Don’t apply for jobs you aren’t qualified for. This is going to be a difficult one for a lot of people, but a huge portion of where recruiters spend their time is weeding out the individuals who aren’t qualified for the positions they have applied. Yes, I know you’re a fast learner, that you can pick things up like a drop of the dime. I know you think that you are almost qualified, or that you have other qualities that will make up for the lack of met requirements. But the reality is that you most likely won’t hold up to other candidates who do have the experience. Does that mean you have to meet every single bullet point in the job description? No. But make sure you are telling a story of why it’s okay that you miss on bullet point but hit the rest, whether in your objective statement, your mission statement, your cover letter, or your personal network / email / note etc, to explain the lapse, and bolster your credibility.
Ditch the cover letter. Finally, I can give you one piece of good advice that will save you some time. Unless you’re explaining a gap in work, or why you really area good fit, ditch the cover letter. Recruiters don’t read them, they go straight to the resume. Yes, there will be exceptions. Some recruiters say they need them, but a larger majority don’t have the time to spend reading a cover letter amidst the other applicants.
Don’t apply to tons of jobs at the same company. Find the right job that fits your professional experience. It’s really easy for a recruiter to see how many positions you have applied to, and how many times you’ve been rejected for those roles. I can’t help but think that if a recruiter sees that you’ve applied for 20 jobs, been rejected for 19 of them, that they probably won’t consider you for the 20th. This goes along with the “don’t apply for jobs you aren’t qualified for”, so make sure you are being selective about the positions you are applying to.
Get connected with recruiters. This goes along with the first bullet point, but it’s really important so I wanted to elaborate again. If you’re applying for jobs at companies, find their recruiters on LinkedIn. Connect to them, send a personal note about your interest in their organization. Ask them for advice at getting noticed. Make it known you are not just looking for an “in” but are willing to do the right work to make yourself an all start candidate to them.
Do your research. There are websites dedicated to exploring what it means to work at organizations, and they are tailored to give you a more in depth look at the day-to-day. These websites (Glassdoor, Indeed, The Muse, FairyGodBoss, InHerSight) are all dedicated to providing reviews of some sort to hear from employees about the real life experience at that organization. Use that information to your benefit. You’ll hear pros and cons, and you need to use that information to decide whether or not that company really is for you. Now, every company has a rogue review, so read more than one negative review to get a more realistic perspective of what is actually happening at that company. And for goodness’ sake, stop applying for jobs at a company that has a culture that doesn’t align with your priorities.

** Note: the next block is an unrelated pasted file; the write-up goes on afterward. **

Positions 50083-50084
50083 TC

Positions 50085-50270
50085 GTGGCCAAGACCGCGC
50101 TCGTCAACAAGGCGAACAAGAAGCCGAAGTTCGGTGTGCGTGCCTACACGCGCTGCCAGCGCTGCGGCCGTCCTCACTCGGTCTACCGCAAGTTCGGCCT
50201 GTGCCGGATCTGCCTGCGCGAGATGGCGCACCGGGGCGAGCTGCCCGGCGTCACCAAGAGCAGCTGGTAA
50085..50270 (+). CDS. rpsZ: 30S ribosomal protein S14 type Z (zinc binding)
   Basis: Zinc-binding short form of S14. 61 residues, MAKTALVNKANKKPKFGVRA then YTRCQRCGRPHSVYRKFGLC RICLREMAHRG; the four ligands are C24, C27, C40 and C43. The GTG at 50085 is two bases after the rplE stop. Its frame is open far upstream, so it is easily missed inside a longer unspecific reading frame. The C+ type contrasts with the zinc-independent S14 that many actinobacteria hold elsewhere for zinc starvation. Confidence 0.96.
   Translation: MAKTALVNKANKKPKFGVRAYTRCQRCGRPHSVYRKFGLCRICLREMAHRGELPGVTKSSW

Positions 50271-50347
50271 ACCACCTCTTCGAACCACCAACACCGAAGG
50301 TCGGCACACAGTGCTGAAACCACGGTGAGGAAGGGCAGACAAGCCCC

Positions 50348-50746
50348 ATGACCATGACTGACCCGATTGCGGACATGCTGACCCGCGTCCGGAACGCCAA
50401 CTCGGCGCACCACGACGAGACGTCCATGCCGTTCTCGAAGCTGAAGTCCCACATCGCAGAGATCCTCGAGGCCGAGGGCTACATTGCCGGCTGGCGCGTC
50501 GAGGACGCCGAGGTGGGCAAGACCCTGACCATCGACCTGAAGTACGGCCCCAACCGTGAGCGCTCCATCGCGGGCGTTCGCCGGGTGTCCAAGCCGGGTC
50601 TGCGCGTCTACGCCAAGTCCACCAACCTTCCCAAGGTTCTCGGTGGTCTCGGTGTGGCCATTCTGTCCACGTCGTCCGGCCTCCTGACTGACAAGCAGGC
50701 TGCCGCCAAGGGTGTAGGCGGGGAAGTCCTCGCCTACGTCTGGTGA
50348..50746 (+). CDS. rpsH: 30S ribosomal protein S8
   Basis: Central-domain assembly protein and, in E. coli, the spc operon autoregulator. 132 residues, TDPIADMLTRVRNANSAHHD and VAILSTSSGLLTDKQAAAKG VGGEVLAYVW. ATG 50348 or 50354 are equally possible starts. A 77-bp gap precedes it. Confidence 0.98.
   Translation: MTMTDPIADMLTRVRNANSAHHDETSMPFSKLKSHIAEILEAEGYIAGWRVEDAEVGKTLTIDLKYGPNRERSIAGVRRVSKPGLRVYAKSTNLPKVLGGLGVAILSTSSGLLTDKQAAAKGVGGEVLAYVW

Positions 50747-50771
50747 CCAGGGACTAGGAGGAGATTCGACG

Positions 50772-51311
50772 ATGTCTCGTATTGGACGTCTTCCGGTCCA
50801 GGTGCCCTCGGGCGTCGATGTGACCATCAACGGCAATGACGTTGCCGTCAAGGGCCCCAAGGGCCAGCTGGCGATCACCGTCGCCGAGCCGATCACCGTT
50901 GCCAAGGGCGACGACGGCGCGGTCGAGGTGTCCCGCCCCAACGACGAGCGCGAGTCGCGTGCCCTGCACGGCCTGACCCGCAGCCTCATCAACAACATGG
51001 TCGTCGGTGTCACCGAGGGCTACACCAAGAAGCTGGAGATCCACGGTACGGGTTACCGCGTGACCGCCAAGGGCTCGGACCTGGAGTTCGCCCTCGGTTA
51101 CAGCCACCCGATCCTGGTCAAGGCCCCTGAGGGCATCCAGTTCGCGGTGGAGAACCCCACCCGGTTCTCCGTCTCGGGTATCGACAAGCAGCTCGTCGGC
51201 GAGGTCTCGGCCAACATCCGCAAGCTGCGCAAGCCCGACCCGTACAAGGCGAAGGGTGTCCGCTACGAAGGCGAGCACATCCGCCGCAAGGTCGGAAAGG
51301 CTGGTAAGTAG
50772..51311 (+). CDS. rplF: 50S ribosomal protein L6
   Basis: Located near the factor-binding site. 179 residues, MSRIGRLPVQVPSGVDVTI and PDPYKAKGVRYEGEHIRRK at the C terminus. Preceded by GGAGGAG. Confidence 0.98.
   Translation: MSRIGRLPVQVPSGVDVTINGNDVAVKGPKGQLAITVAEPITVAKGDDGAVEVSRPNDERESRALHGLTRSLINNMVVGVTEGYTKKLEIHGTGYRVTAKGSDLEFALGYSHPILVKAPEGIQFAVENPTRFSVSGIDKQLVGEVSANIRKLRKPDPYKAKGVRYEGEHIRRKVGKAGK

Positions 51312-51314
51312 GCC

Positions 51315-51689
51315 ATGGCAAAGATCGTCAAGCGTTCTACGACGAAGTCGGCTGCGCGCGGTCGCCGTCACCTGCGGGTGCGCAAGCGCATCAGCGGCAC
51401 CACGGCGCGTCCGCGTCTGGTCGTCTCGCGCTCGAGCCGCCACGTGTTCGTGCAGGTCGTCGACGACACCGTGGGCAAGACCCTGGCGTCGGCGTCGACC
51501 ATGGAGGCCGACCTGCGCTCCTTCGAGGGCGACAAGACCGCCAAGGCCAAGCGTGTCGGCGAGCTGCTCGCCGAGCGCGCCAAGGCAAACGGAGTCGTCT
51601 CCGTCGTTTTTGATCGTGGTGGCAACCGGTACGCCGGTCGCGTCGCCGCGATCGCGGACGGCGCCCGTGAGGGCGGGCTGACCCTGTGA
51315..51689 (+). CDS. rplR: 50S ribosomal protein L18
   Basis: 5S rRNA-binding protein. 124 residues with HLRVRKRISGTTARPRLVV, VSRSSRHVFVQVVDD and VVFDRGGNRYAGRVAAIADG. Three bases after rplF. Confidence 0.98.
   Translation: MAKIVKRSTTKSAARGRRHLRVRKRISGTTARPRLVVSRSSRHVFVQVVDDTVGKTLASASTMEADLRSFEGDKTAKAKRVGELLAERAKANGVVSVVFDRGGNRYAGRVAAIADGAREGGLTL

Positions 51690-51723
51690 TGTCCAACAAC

Nothing beats face to face interaction. If there’s a hiring event coming up, go to it. If there’s a networking event, be there. Nothing beats human interaction, and you’ll make a much more lasting impression on hiring managers if you can give them a face and personality, instead of a computer screen and resume.
Build up your resume. Are you lacking in experience but want to get back into the professional world? Great! Volunteer. Join your child’s school’s PTA. Volunteer for a political campaign (it’s that season again, shudder). Political campaigns are always looking for volunteer and communications coordinators. Volunteer for a non-profit organization with a specific intent in mind. If you want a full time job in event planning, volunteer your time at events to build up your experience.
Pace yourself. know the job hunt can be exhausting. I was laid off from my first job from college and spent the next 7 months desperately seeking a position. I had little experience, I was torn apart by being laid off, and I was getting scared that that was the life meant for me. But in my exhaustion, I got sloppy. I didn’t keep my resume updated, I didn’t keep my network fresh. So this is me saying, I know it stinks, and I know it’s tiring, but stick with it, because it’ll be worth it.
Have some questions specific to your experience? Want to join my network? Catch me on LinkedIn – www.linkedin.com/in/lindseysanford